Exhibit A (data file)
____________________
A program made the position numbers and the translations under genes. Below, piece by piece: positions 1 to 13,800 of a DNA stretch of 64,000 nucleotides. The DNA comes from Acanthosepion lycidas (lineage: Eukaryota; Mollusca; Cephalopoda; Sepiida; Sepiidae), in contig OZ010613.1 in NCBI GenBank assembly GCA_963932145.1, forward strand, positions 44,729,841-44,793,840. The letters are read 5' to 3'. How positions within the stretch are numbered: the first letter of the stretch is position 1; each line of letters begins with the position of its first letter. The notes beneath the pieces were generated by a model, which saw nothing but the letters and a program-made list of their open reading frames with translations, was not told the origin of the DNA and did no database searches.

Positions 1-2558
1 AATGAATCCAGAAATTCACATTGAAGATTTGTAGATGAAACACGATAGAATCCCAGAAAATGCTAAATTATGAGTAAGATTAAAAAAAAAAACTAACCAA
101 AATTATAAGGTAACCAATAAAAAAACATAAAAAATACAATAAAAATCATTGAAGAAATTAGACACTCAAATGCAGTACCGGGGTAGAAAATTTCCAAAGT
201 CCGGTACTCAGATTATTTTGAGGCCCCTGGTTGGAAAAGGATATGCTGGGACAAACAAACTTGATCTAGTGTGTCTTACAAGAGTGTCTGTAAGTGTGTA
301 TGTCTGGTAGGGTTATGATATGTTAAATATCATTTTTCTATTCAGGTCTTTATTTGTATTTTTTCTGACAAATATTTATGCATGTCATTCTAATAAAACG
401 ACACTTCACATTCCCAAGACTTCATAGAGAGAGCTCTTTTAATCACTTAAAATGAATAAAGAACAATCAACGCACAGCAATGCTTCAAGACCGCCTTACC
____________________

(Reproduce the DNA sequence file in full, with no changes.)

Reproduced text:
A program made the position numbers and the translations under genes. Below, piece by piece: positions 1 to 13,800 of a DNA stretch of 64,000 nucleotides. The DNA comes from Acanthosepion lycidas (lineage: Eukaryota; Mollusca; Cephalopoda; Sepiida; Sepiidae), in contig OZ010613.1 in NCBI GenBank assembly GCA_963932145.1, forward strand, positions 44,729,841-44,793,840. The letters are read 5' to 3'. How positions within the stretch are numbered: the first letter of the stretch is position 1; each line of letters begins with the position of its first letter. The notes beneath the pieces were generated by a model, which saw nothing but the letters and a program-made list of their open reading frames with translations, was not told the origin of the DNA and did no database searches.

Positions 1-2558
1 AATGAATCCAGAAATTCACATTGAAGATTTGTAGATGAAACACGATAGAATCCCAGAAAATGCTAAATTATGAGTAAGATTAAAAAAAAAAACTAACCAA
101 AATTATAAGGTAACCAATAAAAAAACATAAAAAATACAATAAAAATCATTGAAGAAATTAGACACTCAAATGCAGTACCGGGGTAGAAAATTTCCAAAGT
201 CCGGTACTCAGATTATTTTGAGGCCCCTGGTTGGAAAAGGATATGCTGGGACAAACAAACTTGATCTAGTGTGTCTTACAAGAGTGTCTGTAAGTGTGTA
301 TGTCTGGTAGGGTTATGATATGTTAAATATCATTTTTCTATTCAGGTCTTTATTTGTATTTTTTCTGACAAATATTTATGCATGTCATTCTAATAAAACG
401 ACACTTCACATTCCCAAGACTTCATAGAGAGAGCTCTTTTAATCACTTAAAATGAATAAAGAACAATCAACGCACAGCAATGCTTCAAGACCGCCTTACC